While this attack by the ruling class is unprecedented, so too is the opportunity for fightback and struggle. The working class and people's forces have the potential for more strength in our united action than has ever been seen.

The gains in civil and labor rights they are trying to reverse have built a powerful legacy. Despite the hard hits labor has taken, there are some 15 million workers organized into unions, with a growing and more militant left. There are 8,000 Black elected officials nationwide, as well as Latinos and women. The Congressional Black Caucus, Latino Caucus and Progressive Caucus wield significant power in Congress. The organizations of the African American people, Latinos, women, seniors and youth are a formidable force. There are important people's movements in defense of the environment, the rights of children, family farmers and social programs.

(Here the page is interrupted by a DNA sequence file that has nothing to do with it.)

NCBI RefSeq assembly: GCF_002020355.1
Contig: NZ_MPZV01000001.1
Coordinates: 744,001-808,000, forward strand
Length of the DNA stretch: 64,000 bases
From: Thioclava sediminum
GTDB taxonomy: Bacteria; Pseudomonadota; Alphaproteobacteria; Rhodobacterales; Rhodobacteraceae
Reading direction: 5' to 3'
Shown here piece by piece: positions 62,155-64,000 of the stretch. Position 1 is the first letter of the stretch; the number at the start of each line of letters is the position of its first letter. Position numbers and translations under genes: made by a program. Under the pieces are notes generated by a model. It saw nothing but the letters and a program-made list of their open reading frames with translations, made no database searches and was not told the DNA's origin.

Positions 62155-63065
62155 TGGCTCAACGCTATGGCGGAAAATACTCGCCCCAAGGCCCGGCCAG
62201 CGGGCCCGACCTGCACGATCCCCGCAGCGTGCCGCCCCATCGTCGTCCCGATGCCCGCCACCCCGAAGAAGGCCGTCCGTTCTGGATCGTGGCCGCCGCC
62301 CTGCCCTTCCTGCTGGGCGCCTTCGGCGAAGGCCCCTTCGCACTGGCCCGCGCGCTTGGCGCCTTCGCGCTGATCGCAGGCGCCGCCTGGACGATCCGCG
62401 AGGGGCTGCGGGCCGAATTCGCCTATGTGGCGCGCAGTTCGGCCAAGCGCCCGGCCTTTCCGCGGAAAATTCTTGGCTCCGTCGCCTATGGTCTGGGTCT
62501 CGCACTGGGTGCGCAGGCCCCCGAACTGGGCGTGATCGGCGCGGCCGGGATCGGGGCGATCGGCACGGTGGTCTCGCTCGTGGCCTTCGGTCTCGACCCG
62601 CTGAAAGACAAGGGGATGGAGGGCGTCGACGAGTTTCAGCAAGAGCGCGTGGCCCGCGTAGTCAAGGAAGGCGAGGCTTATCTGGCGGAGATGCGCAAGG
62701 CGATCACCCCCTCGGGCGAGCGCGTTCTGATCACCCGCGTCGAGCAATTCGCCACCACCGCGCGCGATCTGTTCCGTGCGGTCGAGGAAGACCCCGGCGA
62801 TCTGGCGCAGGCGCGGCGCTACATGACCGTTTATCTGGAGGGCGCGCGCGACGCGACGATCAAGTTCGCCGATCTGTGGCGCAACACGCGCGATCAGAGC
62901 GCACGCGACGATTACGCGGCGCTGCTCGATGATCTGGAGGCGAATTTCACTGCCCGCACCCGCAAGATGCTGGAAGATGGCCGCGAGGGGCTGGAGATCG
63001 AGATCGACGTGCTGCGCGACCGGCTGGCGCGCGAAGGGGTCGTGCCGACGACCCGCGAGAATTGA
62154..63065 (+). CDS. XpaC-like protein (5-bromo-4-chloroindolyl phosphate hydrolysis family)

Everyone represented by these organizations -- and that means the great majority-- stands to lose from the Contract on America. United together and mobilized, this constitutes a powerful force. That combination is what it will take to defeat the Contract on America and usher in a future of peace, equality and economic justice.

Joe Sims is a member of the national board of the Communist Party USA and editor of its theoretical journal, Political Affairs.